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The Cornerstone Investment Commentary: 2nd Quarter 2015

Against a backdrop of solid-if-uninspiring news on jobs, inflation and economic growth, the quarter’s over-hyped drama to predict future Federal Reserve actions was upstaged just before the curtain fell on June 30th by a Greek tragedy that left everyone unsatisfied by both the cast and the production itself.

It’s important to bear this in mind as markets sort out the Greek situation’s uncertainty in the coming weeks and months.  The next acts in this story will understandably affect the citizens of Greece in a large way while having a much smaller impact on the forces shaping the global economy and your portfolio.  And through May, before these forces were upstaged, they were on track for a 3% U.S. equity gain, an 8% foreign equity gain and fixed income/bond returns of 1.5%.  In other words, a solid year had nearly reached its halfway point—but it was not to be.  Instead, though, there may be a silver lining which accompanies June’s disappointing portfolio declines.

Though it has faded from the headlines recently, the bigger question involves the Fed and other central banks—though it’s not the childish guessing game of when an interest rate increase might occur.  No, this bigger question asks whether their more serious error would be causing the economy to over- or under-accelerate before first ‘tapping-the-brakes.’  The bigger error is clearly to ‘tap’ too soon, though many of the loudest voices say still otherwise, because the Fed knows its ability to jump-start the economy is almost entirely determined by how much it can lower interest rates to fight (the next) recession.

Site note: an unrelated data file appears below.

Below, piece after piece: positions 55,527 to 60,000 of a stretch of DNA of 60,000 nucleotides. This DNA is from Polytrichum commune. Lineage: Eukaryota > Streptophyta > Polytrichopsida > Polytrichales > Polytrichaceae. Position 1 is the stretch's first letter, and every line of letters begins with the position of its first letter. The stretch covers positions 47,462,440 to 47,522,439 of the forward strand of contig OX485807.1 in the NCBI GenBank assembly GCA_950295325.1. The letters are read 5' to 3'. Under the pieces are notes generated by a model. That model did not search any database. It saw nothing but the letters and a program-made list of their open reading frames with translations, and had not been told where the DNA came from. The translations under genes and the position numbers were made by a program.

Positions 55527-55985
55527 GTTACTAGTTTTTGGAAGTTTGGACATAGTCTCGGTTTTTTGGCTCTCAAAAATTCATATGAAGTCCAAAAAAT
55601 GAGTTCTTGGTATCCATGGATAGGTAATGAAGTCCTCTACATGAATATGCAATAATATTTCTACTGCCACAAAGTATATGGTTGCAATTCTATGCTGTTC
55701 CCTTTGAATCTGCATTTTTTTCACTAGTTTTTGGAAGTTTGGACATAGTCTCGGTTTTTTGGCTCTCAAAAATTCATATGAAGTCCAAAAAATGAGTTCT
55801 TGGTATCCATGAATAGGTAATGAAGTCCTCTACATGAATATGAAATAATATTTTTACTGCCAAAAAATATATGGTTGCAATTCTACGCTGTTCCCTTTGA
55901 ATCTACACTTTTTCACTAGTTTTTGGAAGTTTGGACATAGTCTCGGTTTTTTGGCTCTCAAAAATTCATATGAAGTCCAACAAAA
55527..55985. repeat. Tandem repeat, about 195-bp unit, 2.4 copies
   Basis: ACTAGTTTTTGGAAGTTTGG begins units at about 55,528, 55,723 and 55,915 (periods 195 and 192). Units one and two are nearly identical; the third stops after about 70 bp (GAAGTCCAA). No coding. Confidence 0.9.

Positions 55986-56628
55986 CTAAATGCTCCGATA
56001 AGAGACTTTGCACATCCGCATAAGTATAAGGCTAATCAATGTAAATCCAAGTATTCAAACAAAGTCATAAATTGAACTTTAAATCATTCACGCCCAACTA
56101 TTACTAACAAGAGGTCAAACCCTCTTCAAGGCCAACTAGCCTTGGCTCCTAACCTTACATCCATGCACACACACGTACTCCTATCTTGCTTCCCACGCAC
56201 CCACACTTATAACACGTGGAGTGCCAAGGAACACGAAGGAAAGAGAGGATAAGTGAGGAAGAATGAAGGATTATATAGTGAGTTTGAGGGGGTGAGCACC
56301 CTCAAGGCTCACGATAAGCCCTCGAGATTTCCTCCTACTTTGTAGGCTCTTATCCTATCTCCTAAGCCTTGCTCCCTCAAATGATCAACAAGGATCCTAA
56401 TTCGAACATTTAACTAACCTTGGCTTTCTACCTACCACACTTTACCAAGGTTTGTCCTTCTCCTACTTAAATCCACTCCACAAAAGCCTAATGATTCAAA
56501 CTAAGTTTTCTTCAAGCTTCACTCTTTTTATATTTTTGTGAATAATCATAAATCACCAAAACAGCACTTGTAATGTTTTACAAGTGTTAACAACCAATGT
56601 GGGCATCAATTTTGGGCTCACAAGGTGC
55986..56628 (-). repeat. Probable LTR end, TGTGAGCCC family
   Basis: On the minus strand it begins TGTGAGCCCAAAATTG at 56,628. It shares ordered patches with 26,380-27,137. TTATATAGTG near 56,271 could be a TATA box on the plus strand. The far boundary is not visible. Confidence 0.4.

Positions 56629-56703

The more the Federal Reserve allows the economy to grow now (with inflation perhaps hitting 2-3%), the more it will likely have to raise rates when it does apply the brakes—perhaps all the way back to rates at our 3-4% (!) historical norm.  This would give the Fed far more ability to stimulate the economy with rate cuts when this recovery truly does run out of steam.  Fortunately, a growing chorus of voices (including a June statement in The Economist) now speaks these lines with conviction.  How does this relate to what’s afoot in Greece?  That situation, along with a slowdown in China, will definitely not accelerate global economic growth.  And these developments may helpfully delay the onset of interest rate increases until economic growth in the rest of the world has gathered a bit more steam.

With this bigger picture perspective clearly in our sights—and while watching these more immediate uncertainties closely—we believe your portfolio is well-positioned given today’s market valuation levels, interest rates and inflation.  Should any of this change, we will certainly act accordingly and be in touch.

As always, we both welcome and look forward to any thoughts or questions you may have.  And we wish you a most enjoyable summer and thank you sincerely for the continuing opportunity to work together.